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Crappie Kid

Potlatch land leases

18 posts in this topic

The public land is going to be even more crowded this year. Potlatch has leased out massive amounts of land in central and northern Minnesota this year. If you normally hunt some of this land I would go check it out to see if it has been posted. It is too bad that "free trade" hurt Potlatch so much that they had to resort to this to pay the bills.

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I'm just curious why you are offended by this??

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I talked to potlatch about leasing some land.They have some reasonably priced stuff out there. He said one major reason thier leasing is to stop the destruction of thier trees by hunters cutting shooting lanes and leaving garbage around. This will inconvienience many but there is still a ton of public land in the areas that they are leasing in. I bet many who have huntted thier land can't honestly say they havent ever cut a potlatch tree and this really is the same as shoplifting.

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Well, I'm proud to say that I have an 80 acre lease of potlatch in Northern Minnesota near Park Rapids. I share the lease with my Aunt and Uncle. It is in a very good area with lots of Deer. My Aunt and Uncle looked at a lot of Potlatch that was availible to lease. After looking through a lot of it they found a couple that looked nice and put in and we got it. I think this is a great oppurtunity. I am not in any shape to buy land at this point in my life and this gives me an oppurtunity to have my own place. I have hunted Potlatch before I had the lease and have always respected the land. I think its a great idea. I'm just curious why "Crappie Kid" is against this...So CK if your out there speak up.

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I am in agreement with Mayfly on this. I also am leasing from Potlatch in St. Louis County. We've hunted "public" (actually non-posted private land) for many years, but have always been interested in getting a parcel of land that we could call our own. The cost of doing this was fairly unreasonable for land that would only be utilized for a couple months of the year. I think the Potlatch lease program is an excellent way for hunters to obtain their own piece of property, to manage for wildlife and to hunt, and to work cooperatively with their neighbors! I know for sure, that I've already made good friends with surrounding landowners, and I'm looking forward to meeting others that hunt on nearby public lands.

Cashcrews

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I dont see a problem with people leasing land and *posting* it for their own, or family and friends use. If I was comfortabe enough financially, I would lease some myself. Most the time the land is posted *no hunting without permission*.. In the northern part of the state people are still very good about giving permission to hunters, unlike anywhere near the metro.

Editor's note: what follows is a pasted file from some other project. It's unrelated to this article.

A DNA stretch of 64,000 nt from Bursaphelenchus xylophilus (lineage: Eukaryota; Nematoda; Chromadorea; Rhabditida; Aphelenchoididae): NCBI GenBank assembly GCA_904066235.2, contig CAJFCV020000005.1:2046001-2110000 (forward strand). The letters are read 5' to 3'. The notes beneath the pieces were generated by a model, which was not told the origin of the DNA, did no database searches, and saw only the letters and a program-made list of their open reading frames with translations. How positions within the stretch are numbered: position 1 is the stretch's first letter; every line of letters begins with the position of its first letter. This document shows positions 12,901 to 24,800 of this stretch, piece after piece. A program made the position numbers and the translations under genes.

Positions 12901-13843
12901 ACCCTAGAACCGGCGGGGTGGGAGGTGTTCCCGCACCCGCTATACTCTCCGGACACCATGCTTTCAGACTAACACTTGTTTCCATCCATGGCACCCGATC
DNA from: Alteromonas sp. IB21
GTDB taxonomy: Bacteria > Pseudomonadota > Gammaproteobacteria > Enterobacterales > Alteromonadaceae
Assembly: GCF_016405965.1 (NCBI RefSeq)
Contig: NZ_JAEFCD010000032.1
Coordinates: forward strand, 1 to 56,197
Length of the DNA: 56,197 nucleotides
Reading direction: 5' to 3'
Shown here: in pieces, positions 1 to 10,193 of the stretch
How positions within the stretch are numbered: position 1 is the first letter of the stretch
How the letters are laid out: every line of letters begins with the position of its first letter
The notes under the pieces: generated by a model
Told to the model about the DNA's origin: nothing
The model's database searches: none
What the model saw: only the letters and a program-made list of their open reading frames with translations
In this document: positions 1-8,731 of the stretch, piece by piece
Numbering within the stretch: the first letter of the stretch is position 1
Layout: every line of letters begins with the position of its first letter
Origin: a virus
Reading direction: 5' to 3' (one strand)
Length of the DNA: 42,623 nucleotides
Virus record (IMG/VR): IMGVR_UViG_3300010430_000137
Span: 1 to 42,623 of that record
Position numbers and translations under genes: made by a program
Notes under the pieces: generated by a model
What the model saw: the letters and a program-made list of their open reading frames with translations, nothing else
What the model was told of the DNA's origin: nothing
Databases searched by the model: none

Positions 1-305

There is tons of public land in the northern part of the state... state land, county land, etc. Do some research, ask locals from certain areas, land will pop up you never knew about.

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Cash,
Not trying to start a war here, but isn't Non posted private land in my county is still private land?
I Hope you were getting permission all those years, cause if not, you were trespassing, and are one of the hunters many have grown to hate.

------------------
Takin it easy! & if it’s easy, I’ll take it twice!

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sandman,

You are correct that non-posted land is private land and still requires permission. We had hunted it for many years (since the 1930's)and not realized it was private. In the late 1980's we got a plat book, made the realization, and got permission from the folks that owned it. These were people that lived elsewhere and had inherited the land.

The best bet is to ask for permission in any case. I think people reading this forum might like to know that you can oftentimes ask a private landowner, and get access to great land without having to put much monetary investment into it.

Cashcrews

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Plat books are not available in Lake County, and figuring out who owns what can be nearly impossible. In addition, try and find section corners in some of that country! That's why the trespass laws discriminate between agricultural and non-agricultural land.
"Up north" land has historically been considered to be open unless posted otherwise - due to the large amount of State, County and Federal lands, as well as the vast landholdings of mining and timber companies. Its only in recent years since folks have started buying up land that was basically worthless (no real market interest) that we have begun to see "No Trespassing" signs popping up. Guess its just the changing times.
I remember when we were just kids, tromping around after partridge on a series of logging roads. Being young and foolish, we had brought no water with us, and the afternoon heat had the predictable effect. Eventually we came out on a cabin road leading to a small lake, so we followed it down to the first cabin, which happened to be occupied.